I will not walk in the wood to-night, I will not stand by the water’s edge And see day lie on the dusk’s bright ledge Until it turn, a star at its breast, To rest. I will not see the wide-flung hills Closing darkly about my grief, I wore a crown of their lightest leaf, But now they press like a cold, blue ring, Imprisoning. I dare not meet that caroling blade, Jauntily drawn in the sunset pine, Stabbing me with its thrust divine, Knowing my naked, aching need, Till I bleed. Sheathe your song, invincible bird, Strike not at me with that flashing note, Have pity, have pity, persistent throat, Deliver me not to your dread delight To-night! I am afraid of the creeping wood, I am afraid of the furtive trees, Hiding behind them, memories, Ready to spring, to clutch, to tear, Wait for me there.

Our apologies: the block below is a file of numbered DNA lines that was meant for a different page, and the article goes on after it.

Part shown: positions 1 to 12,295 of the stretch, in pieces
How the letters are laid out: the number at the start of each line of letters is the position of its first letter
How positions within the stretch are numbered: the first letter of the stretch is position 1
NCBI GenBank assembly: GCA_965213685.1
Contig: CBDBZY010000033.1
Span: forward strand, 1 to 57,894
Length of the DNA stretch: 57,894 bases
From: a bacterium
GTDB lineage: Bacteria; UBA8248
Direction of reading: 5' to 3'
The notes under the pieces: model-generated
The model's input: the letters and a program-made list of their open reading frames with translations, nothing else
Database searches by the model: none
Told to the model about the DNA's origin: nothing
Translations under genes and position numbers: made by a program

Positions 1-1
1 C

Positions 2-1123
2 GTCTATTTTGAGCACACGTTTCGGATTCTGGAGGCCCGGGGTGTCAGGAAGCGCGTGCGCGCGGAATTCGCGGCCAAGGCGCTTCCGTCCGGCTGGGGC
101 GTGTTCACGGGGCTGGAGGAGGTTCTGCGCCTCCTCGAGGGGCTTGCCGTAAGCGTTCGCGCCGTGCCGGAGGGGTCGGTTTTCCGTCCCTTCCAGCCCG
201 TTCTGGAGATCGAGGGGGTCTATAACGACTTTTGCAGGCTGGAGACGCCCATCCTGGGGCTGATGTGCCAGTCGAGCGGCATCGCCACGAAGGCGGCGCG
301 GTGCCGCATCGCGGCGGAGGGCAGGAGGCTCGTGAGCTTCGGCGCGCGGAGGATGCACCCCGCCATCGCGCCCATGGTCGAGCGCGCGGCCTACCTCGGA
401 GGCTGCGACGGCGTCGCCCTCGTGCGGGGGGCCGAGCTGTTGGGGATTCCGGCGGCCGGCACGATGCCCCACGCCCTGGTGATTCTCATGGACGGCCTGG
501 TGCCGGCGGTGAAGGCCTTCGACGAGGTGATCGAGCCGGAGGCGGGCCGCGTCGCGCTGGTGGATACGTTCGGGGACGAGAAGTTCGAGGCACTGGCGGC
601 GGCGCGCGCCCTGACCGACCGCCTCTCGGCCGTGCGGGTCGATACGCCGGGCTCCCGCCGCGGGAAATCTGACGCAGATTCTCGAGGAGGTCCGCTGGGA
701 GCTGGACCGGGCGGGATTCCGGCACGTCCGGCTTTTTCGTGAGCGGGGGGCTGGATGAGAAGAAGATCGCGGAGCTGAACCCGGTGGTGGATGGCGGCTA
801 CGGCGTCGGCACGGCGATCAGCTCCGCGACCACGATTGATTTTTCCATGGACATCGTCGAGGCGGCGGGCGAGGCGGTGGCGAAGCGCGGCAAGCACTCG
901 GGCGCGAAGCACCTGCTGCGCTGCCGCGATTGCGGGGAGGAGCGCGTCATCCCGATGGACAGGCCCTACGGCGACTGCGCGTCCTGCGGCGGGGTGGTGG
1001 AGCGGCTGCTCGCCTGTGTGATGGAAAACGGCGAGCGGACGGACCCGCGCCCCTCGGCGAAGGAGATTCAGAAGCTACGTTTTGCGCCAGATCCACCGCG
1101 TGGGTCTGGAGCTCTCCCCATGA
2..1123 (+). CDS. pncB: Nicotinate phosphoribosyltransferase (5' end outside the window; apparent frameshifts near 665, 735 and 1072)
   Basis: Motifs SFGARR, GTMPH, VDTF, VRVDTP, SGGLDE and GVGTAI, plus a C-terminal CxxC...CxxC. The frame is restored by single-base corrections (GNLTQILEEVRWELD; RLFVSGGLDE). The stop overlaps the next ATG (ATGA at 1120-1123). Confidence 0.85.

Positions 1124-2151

The squall sweeps gray-winged across the obliterated hills,
And the startled lake seems to run before it;
From the wood comes a clamor of leaves,
Tugging at the twigs,
Pouring from the branches,
And suddenly the birds are still.
Thunder crumples the sky,
Lightning tears at it.
And now the rain!
The wind, reveling in the confusion of great pines!
And a silver sifting of light,
A sense of summer anger passing,
Of summer gentleness creeping nearer—